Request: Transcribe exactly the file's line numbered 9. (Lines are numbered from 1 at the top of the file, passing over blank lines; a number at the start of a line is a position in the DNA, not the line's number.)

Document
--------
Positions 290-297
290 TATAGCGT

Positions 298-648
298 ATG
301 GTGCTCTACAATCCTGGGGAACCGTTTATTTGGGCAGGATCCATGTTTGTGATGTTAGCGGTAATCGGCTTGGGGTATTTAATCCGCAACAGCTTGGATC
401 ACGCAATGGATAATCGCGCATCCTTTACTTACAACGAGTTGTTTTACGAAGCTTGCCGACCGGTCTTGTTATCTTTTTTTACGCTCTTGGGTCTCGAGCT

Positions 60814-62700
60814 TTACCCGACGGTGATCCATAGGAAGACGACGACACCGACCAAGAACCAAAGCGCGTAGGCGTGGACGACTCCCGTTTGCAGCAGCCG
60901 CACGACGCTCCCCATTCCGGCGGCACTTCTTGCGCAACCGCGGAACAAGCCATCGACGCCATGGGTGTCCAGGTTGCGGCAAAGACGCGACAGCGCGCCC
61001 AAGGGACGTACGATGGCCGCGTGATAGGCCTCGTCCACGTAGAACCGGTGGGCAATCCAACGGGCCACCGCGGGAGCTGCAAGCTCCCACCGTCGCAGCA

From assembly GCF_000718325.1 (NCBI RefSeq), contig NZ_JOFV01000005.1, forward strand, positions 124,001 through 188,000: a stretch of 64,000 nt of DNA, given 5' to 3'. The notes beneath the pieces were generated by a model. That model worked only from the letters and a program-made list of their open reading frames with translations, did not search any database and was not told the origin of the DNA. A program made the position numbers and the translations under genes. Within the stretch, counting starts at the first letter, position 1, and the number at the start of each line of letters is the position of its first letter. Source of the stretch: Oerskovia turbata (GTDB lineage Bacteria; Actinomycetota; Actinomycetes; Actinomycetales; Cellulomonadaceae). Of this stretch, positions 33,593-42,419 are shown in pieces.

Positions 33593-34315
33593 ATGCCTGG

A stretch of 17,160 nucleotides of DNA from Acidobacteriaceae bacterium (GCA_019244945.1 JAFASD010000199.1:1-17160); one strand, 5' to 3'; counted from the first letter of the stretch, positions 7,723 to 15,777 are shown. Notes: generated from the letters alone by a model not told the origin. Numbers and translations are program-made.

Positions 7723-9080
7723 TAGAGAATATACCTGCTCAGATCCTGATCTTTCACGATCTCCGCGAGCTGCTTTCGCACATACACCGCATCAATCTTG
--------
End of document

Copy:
60901 CACGACGCTCCCCATTCCGGCGGCACTTCTTGCGCAACCGCGGAACAAGCCATCGACGCCATGGGTGTCCAGGTTGCGGCAAAGACGCGACAGCGCGCCC